Nearby is the American embassy, famous for taking security concerns to new heights. Across from a very busy Starbucks is one of the “ghost” subway stations that went unused through the Cold War and now feels like a 1930s time warp. And the glass dome capping the bombed-out Reichstag is where, on the rooftop on May Day 1945, Russian troops quelled a furious Nazi last stand. The nearby hills were created entirely with the rubble of a city bombed nearly flat about 70 years ago. Considering all this, the clash of history and today’s vibrant city is almost overwhelming.

Tucked away nearby is the Kennedys Museum, filled with JFK lore, including the handwritten note with the phonetics for his famous Berlin speech. Reading it, I can hear his voice: “eesh been ein Bear-lee-ner” (“I am a Berliner”).

With the amazing story of Berlin swirling through my head, I wave down a cab and hop in. I use the opportunity to get a local’s perspective and ask the driver if he is a Berliner. When he turns to me, I realize he’s Turkish, which makes me feel a little foolish. Then, making me feel foolish for feeling foolish, he says, “I’ve lived here 31 years. If Kennedy, after one day, could say ‘Ich bin ein Berliner,’ then I guess I can say I am a Berliner, too.”

Rick Steves writes European guidebooks, hosts travel shows on public TV and radio, and organizes European tours. This article was adapted from his new book, “For the Love of Europe.” You can email him at rick@ricksteves.com and follow his blog on Facebook.

Talk to us

More in Life

USA, Washington, Woodinville. Brian Carter Cellars.
Region’s fortified wines provide sweet warmth on chilly nights

They’re an ideal companion with a fireplace nearby, a plate of hazelnuts and Stilton cheese within reach.

Woodford Reserve Baccarat Edition, previously only available to overseas travelers, is the most expensive Woodford Reserve ever released, with a suggested $2,000 price tag. (Woodford Reserve/TNS)
Most expensive Woodford Reserve ever released available in US

The Baccarat Edition, previously only available to overseas travelers, has a suggested $2,000 price tag.

Baked apple cider doughnuts. (Dreamstime/TNS)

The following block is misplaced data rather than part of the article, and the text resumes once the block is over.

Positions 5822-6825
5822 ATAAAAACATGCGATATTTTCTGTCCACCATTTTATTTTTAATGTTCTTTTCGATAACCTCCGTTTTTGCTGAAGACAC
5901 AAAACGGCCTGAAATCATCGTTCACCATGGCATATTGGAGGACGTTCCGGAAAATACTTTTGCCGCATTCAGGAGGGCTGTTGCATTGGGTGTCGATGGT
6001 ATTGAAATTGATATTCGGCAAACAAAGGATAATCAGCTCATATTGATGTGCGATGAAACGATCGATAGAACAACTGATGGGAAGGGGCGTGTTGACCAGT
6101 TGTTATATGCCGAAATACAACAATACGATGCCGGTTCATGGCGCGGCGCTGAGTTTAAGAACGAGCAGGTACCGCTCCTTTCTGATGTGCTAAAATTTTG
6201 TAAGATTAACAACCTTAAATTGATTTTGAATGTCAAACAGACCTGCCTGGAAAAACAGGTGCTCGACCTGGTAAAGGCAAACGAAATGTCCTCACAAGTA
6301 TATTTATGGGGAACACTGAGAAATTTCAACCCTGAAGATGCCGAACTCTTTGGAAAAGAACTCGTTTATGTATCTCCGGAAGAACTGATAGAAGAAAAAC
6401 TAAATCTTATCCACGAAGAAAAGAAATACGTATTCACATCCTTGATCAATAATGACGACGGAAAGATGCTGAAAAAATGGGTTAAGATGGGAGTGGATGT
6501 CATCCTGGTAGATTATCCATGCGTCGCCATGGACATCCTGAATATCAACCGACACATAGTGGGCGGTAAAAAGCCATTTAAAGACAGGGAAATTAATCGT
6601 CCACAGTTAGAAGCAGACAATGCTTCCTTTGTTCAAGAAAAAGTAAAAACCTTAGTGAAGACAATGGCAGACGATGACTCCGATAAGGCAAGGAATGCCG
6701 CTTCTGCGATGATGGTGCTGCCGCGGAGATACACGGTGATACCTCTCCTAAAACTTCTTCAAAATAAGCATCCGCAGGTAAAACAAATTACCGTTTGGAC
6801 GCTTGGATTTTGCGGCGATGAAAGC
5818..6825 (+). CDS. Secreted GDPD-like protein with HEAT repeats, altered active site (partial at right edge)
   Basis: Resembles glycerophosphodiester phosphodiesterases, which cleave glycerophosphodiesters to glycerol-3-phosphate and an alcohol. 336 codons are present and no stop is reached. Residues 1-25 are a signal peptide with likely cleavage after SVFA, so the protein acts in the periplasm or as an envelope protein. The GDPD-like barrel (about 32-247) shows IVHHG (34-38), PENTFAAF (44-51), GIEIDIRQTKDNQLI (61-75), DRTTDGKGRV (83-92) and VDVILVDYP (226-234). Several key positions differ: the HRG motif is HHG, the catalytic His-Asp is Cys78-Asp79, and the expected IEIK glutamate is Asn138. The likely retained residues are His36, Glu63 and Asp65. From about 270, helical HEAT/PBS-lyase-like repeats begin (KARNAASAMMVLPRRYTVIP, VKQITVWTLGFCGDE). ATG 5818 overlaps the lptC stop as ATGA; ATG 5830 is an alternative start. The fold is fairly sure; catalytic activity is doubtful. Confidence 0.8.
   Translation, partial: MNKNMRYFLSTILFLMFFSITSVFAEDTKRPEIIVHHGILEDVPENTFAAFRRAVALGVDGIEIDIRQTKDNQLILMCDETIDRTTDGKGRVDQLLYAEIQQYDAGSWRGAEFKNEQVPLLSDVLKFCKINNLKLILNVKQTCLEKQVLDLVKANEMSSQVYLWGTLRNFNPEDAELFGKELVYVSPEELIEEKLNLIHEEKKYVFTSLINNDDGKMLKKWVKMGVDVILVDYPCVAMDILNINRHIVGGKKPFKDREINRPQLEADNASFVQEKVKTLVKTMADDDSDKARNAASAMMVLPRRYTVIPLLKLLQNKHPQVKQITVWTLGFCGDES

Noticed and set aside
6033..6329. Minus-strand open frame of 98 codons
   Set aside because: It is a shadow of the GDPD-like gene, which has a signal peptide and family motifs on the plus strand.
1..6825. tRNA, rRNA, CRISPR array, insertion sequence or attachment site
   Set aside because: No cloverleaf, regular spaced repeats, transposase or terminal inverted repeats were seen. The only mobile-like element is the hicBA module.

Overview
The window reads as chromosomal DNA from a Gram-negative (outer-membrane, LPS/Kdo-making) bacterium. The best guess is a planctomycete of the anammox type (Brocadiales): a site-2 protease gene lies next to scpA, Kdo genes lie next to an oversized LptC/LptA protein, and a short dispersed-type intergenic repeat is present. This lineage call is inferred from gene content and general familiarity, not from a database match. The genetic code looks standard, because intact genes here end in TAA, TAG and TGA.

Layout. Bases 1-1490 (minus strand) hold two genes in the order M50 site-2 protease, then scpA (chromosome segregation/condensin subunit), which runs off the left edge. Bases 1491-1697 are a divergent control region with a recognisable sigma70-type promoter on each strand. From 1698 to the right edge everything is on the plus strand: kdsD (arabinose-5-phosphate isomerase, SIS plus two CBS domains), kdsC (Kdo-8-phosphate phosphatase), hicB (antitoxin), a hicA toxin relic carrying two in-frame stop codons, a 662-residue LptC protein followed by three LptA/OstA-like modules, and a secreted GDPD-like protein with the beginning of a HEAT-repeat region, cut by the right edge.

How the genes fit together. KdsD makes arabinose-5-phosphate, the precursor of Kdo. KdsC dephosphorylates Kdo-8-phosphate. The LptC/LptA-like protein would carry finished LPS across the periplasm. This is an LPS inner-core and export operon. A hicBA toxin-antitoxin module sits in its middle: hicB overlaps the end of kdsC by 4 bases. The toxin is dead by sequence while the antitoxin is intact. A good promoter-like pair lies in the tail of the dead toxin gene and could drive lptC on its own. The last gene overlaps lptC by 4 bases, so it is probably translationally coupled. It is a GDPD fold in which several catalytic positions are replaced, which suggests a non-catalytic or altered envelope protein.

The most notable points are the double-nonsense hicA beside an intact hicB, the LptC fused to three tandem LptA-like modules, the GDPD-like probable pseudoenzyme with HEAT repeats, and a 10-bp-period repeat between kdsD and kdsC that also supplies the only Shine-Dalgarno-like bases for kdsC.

After you get the apple cider, it’s time to make doughnuts

Cinnamon and freshly grated nutmeg usually hold court for that nostalgic apple-cider doughnut flavor.

Jim Jamison and Stephanie Schisler wrote and illustrated "What Would I Be If I Couldn’t Be Me." (Kevin Clark / The Herald)
Bothell grandfather brews up a children’s book

Bothell’s Jim Jamison, owner of Foggy Noggin Brewing, wrote “What Would I Be If I Couldn’t Be Me?,” and his daughter, Stephanie Schisler, illustrated it.

pickles
In a pickle during lockdown? Try this innovative recipe

Coronavirus home cooking is now a part of American life. Sometimes you… Continue reading

Cauliflower steak with bean and tomato salad. (Linda Gassenheimer/TNS)
Trendy cauliflower steak makes an easy vegetarian dinner

Cut a head of cauliflower into 1-inch steaks, add a prepared pesto sauce and let the oven do the rest.

Vaccines promise health — and fun — for a family tired of social distancing. (Jennifer Bardsley)
COVID-19 pandemic brings a new appreciation for flu shots

After not leaving the house for weeks, a drive-thu appointment to get an influenza vaccine is an adventure.

The grille, front bumper, and headlights are newly designed on the 2020 Honda CR-V.
2020 Honda CR-V has styling updates and equipment add-ons

The entry-level LX model joins the other trims with a standard turbo engine and driver-assist technology.

The wide sidewalks of the Champs-Elysées invite strolling. (Dominic Arizona Bonuccelli, Rick Steves' Europe)
Rick Steves on the Champs-Elysees, the grand Parisian promenade

With its sprawling sidewalks and well-dressed pedestrians, this grand boulevard is Paris at its most Parisian.

Most Read